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Opinion | Inflation Is Not a Simple Story About Greedy Corporations

The word “Bidenflation” appeared in the news last summer, politicizing inflation and assigning blame for it. By December, the Consumer Price Index had risen 7 percent from a year earlier, the largest annual increase since the end of the Great Inflation, the period of entrenched inflation from 1965 to 1982.

On Dec. 14, when asked about the drivers of the recent inflation, Jen Psaki, President Biden’s press secretary, answered with an example: “The president, the secretary of agriculture have both spoken to what we’ve seen as the greed of meat conglomerates.”

Her answer lent support to the idea that the United States is about to enter a “wage-price spiral,” an economic theory that posits a greed-enabled vicious feedback loop between consumer price inflation and cost increases: Greedy businesses raise prices to increase profits, which causes greedy unions to demand higher wages, which causes businesses to raise prices again, and so on. We are now seeing reports of newly assertive union members demanding higher wages and of greedy corporate price setters charging too much.

But feeding fears of a wage-price spiral can be dangerous, especially if Americans view it as something that might continue indefinitely. Once lawmakers, business leaders and consumers come to believe the spiral has really taken hold, that belief can amplify long-term inflation expectations. It can make people angry and rigid in their demands and depress the stock market and consumer confidence.

It’s the Federal Reserve’s mandate to keep inflation under control. It would be better if Americans let the Fed do its job, calming down and refusing to buy into these fears.

The idea of the wage-price spiral is a perennial story. An early iteration appeared in “The World’s Crisis,” an 1868 book by a newspaper editor named L.B. Woolfolk. During the Civil War, prices roughly doubled in the North and went up until the Confederate dollar became worthless in the South. An initial rise in the cost of living pushed workers to “clamor for an increase of wages,” Woolfolk wrote; employers obliged. But then followed “a struggle to obtain another rise of prices” to pay the higher wages, spurring a further increase in the cost of living, “and so the ball rolls on.”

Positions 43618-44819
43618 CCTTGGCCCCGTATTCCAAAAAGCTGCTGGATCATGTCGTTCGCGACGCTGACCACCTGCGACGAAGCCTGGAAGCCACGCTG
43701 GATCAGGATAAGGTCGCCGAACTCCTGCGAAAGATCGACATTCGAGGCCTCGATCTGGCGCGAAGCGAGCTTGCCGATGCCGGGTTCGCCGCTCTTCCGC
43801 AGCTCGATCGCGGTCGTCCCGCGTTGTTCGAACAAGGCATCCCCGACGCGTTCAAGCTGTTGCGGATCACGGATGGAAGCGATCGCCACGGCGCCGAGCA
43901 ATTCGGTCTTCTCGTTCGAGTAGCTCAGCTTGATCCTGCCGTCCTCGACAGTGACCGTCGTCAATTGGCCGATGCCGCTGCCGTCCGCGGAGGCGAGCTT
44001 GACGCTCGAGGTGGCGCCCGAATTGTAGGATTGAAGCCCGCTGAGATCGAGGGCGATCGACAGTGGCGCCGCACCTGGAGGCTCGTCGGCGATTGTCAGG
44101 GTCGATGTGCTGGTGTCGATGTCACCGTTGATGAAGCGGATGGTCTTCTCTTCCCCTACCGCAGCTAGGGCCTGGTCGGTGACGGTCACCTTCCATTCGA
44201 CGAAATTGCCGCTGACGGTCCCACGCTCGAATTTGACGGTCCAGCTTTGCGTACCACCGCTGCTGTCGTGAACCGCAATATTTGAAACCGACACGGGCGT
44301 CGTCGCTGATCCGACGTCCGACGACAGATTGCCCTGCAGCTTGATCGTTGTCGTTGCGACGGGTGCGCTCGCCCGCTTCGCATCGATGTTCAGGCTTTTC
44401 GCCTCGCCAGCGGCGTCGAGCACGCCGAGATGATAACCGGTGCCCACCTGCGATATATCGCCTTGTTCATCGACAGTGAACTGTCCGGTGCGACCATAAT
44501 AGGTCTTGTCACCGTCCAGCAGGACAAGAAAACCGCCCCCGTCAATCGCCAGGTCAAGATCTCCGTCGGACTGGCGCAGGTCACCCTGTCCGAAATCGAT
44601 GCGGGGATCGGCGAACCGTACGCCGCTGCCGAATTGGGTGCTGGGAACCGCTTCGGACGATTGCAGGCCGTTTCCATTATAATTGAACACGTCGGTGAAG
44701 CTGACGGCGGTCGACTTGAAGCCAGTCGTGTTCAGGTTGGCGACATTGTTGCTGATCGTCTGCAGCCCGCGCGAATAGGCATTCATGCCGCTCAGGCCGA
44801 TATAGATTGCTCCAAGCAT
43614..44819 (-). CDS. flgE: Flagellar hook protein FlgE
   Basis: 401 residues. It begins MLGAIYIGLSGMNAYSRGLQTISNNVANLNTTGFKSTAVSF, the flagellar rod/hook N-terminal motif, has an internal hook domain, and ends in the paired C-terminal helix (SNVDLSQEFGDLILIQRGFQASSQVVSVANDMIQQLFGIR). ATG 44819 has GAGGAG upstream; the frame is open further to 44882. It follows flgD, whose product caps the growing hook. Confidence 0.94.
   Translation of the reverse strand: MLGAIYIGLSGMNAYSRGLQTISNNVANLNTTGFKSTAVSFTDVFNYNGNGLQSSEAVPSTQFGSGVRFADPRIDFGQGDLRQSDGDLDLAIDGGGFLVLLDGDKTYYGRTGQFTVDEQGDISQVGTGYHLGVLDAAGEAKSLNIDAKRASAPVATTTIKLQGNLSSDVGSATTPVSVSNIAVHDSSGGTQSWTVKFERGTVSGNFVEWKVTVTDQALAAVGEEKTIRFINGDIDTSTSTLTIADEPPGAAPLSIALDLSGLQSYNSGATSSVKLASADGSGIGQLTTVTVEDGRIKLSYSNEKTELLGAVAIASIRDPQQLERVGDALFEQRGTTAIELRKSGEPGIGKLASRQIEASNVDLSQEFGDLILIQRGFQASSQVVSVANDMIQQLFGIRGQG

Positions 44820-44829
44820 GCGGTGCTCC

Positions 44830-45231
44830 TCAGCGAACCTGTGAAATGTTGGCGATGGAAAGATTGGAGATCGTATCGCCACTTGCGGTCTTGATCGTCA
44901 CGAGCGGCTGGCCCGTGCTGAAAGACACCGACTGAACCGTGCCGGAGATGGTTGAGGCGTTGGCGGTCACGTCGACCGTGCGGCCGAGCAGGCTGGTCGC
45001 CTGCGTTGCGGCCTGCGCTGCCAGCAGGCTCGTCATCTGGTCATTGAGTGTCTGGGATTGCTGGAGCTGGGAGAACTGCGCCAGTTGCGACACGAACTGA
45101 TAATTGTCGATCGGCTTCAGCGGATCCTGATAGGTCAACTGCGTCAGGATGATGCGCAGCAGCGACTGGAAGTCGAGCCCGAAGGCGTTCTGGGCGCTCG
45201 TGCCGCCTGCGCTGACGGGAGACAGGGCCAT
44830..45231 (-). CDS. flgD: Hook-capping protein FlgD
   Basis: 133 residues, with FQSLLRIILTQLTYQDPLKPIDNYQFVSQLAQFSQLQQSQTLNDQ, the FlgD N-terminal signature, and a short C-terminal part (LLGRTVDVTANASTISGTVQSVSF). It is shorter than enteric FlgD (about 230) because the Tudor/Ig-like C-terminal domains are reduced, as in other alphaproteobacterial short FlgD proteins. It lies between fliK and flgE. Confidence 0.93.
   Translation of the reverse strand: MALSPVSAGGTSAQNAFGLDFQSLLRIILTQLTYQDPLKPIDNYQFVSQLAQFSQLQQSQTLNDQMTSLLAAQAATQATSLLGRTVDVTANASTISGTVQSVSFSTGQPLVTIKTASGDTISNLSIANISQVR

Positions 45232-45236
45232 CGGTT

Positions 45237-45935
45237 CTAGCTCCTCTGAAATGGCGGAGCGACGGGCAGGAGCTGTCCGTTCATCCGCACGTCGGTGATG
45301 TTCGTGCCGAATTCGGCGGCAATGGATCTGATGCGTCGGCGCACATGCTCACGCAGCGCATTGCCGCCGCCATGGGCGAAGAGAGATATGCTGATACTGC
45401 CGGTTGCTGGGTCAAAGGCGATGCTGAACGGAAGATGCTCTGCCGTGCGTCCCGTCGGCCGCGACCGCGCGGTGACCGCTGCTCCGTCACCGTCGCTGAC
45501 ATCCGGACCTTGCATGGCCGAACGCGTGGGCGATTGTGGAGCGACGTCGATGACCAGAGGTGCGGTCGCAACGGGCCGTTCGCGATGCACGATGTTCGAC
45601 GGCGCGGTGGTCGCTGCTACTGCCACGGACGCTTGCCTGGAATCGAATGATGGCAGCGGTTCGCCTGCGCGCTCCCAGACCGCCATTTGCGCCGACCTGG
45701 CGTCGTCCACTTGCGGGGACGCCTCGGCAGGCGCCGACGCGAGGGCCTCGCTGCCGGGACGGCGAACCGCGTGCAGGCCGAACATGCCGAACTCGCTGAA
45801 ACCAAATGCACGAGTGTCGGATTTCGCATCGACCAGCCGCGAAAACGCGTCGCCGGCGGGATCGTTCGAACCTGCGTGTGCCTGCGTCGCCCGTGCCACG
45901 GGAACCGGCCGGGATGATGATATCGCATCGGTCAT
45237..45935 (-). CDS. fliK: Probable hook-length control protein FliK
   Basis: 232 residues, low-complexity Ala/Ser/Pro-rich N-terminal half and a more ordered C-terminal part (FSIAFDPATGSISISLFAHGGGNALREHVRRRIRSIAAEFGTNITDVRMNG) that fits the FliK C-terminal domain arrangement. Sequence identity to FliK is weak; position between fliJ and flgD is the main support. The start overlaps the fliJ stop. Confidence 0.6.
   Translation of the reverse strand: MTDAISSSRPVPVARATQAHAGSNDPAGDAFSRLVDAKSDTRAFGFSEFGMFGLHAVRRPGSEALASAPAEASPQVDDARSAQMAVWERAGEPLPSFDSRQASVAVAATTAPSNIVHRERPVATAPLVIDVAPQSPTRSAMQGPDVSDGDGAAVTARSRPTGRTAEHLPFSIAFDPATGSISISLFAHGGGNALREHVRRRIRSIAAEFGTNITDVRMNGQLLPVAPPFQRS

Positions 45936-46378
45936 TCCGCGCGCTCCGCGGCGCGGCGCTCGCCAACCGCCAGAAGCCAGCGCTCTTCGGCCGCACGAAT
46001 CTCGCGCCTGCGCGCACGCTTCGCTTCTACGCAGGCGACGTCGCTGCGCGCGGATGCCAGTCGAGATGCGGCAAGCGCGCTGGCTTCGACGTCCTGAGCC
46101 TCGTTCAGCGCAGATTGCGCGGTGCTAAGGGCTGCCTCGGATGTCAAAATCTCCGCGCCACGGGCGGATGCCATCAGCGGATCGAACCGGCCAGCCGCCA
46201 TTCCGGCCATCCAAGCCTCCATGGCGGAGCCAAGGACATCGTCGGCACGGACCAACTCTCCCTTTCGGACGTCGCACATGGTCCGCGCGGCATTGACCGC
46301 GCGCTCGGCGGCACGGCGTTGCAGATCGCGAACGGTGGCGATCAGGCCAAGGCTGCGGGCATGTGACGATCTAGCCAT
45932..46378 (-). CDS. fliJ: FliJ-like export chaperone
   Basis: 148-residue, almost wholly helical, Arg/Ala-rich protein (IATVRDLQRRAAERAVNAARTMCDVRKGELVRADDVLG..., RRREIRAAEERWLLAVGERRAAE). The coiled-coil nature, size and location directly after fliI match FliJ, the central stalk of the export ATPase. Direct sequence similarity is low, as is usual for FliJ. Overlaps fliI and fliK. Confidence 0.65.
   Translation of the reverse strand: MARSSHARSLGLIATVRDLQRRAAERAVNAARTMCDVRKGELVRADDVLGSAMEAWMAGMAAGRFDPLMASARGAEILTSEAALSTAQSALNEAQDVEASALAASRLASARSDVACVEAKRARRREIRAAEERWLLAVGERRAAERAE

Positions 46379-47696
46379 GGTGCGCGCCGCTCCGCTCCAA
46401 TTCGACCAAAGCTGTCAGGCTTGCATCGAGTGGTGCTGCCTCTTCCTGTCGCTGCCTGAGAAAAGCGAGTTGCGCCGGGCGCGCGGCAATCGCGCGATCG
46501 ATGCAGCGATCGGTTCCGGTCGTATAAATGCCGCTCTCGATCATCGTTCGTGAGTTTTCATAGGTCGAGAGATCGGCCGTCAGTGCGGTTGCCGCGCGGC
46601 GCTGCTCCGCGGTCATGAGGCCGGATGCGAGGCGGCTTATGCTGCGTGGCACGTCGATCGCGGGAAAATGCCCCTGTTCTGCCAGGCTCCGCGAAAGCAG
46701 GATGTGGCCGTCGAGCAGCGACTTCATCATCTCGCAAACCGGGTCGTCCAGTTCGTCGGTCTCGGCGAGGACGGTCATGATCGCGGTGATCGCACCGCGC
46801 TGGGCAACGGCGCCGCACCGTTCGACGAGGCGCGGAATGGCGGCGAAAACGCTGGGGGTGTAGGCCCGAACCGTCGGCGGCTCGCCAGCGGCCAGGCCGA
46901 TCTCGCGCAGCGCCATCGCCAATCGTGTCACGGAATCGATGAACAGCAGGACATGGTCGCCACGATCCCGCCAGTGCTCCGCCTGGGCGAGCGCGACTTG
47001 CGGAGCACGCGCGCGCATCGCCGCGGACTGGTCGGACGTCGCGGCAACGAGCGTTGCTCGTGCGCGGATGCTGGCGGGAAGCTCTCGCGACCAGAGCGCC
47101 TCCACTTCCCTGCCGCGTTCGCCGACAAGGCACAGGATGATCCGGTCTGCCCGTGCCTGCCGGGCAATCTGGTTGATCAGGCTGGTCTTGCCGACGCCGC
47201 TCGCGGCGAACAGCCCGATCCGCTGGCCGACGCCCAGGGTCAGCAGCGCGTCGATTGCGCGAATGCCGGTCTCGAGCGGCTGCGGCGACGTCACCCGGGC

An early appearance of the term “wage-price spiral” was in a 1937 Times article, “The Wage-Price Spiral,” about the repercussions of a strike settlement at U.S. Steel. The company claimed that the higher wages the strikers had won were forcing it to increase prices. The article opined that such disputes between labor and capital provoked “needless bitterness.”

By the early 1970s, pundits and presidents alike bought into the story of a link between unions pressing for higher wages and runaway inflation. Edwin Dale Jr., then a reporter for The Times and later a Reagan administration spokesman, wrote in 1971 that many Americans were “cynical and hopeless about the issue of union-won enormous wage increases and a subsequent price increase.” In his telling, the wage-price spiral was at fault.

The same year, President Richard Nixon announced that he would “break the vicious circle of spiraling prices and costs” with an executive order imposing a 90-day freeze on all wages and prices. Just five years earlier, Milton Friedman, a strong opponent of the wage-price spiral narrative, warned against such controls. His warnings proved prescient: Inflation continued throughout the 1970s.

Nixon’s successor, Gerald Ford, encouraged Americans to do their part to resist the wage-price spiral. With his program to “Whip inflation now,” a slogan emblazoned on campaign-style pin-on buttons, and in a televised address to the nation, he asked Americans to be nicer: “We can share burdens as we can share blessings.” The buttons lost the battle, but eventually, aggressive monetary policy under Paul Volcker brought the increase in inflation to an end, via the recession of 1981 to 1982.

Inflation is a problem of some importance and a problem with a moral dimension. We owe it to all the owners of U.S. government debt — future generations — that we don’t erode the value of the dollar too much with inflation. But few people see it that way. In the mid-1990s, I studied economists’ views of inflation versus the public’s. By and large, members of the public were far more concerned about how inflation would affect their cost of living, real personal income and the value of the dollar than economists were.

The public tends to think of inflation as an indicator of a cycle of greed and inhumanity, as a conspiracy to rob them of their buying power. In reality, the cause is more technical, like an increase in the money supply or disruptions in the supply chain.

Only 8 percent of respondents in a recent Gallup poll named the cost of living or inflation as the most important problem facing America. That percentage has been rising, however, and that alarms me.

When people start to think that inflation is a measure of collateral damage in the battle between big business and aggressive labor — when they blame, in effect, the wage-price spiral — they feed into the rhetoric of both the extreme left and the extreme right. America doesn’t need another angry political narrative that may further erode our trust in one another, trust that we need for economic growth.

Robert J. Shiller, a professor at Yale, won the Nobel in economic science in 2013. He is the author, most recently, of “Narrative Economics: How Stories Go Viral and Drive Major Economic Events.

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